Prof. Sara Ben-David, Rina Cohen-Moreno, Dr. Eran Israel, Dr. Baruch Leshem, Naomi Levenkorn, Prof. David Levi-Faur, Prof. Hilik Limor, Prof. Yoav Maze, Dr. Yoav Mehozai, Prof. Arye Rattner, Dr. Erella Shedmi, Dr. Inbal Vilamovsky, and Dr. Laura Wharton
Policing is part of the social oversight that has become institutionalized in the modern state, in which the police serves as the enforcer of the rules of the game defined as “maintaining public order.” In practice, the police, like other bureaucratic organizations, has vast authority that exceeds its formal definition and accords it a role in framing the rules of the game. The definition of the role of the police as “responsible for maintaining public order” fails to address the tensions and contradictions inherent in its work. In a complex reality of social and economic tensions, the definition of the role of the police, the legitimation it relies on, and the patterns of its daily work are inseparable from the struggles within the society. The task of the police to protect and serve, on the one hand, and the clash between the police and civilians, on the other hand, reminds us again and again of the centrality of the police in daily life and the power granted to it. Nevertheless, there is relatively little research on police and society in Israel, and there is little public discussion of the issues of police and policing. This research group aims to fill the gap and to deal with various aspects of the police and policing and the dilemmas in the relations between police and society.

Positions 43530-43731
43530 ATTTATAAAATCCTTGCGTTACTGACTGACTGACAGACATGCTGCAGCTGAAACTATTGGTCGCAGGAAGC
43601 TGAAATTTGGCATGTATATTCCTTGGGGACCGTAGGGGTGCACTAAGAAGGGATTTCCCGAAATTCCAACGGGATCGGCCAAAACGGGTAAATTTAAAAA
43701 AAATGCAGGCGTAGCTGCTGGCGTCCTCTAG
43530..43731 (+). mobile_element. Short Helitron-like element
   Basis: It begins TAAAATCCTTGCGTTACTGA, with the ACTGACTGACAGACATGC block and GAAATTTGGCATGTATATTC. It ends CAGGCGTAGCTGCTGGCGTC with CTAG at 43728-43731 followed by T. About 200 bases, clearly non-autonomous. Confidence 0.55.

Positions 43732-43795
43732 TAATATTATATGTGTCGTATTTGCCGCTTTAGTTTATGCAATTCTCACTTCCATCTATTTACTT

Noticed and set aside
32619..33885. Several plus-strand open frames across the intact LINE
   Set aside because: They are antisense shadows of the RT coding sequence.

In Israel, the work of the police intersects with the society’s main rifts and most charged issues. The Or Commission studied the issue of the police and Israel’s Arab citizens following the events of October 2000, but the policing of other groups in Israel―including women, Ethiopian and Russian migrants and immigrants, labor migrants, and ultra-Orthodox Jews―deserves thorough and comparative theoretical and empirical examination. An effective and legitimate police force is a vital need of every society for protecting individual rights, property rights, and the values of democracy. However, the efficacy and legitimacy of the police is bound up with broader social questions of justice and civil rights in general and of weak and disadvantaged groups in particular. These questions include the price of maintaining public order, which involves inequality, harsher treatment of groups defined as violating public order, and neglect of disadvantaged groups by not providing the security they need. In addition to conducting a critical and theoretical discussion of policing as a tool of social control, the research group is also discussing concrete questions related to police reforms and various models of policing in Israel and abroad.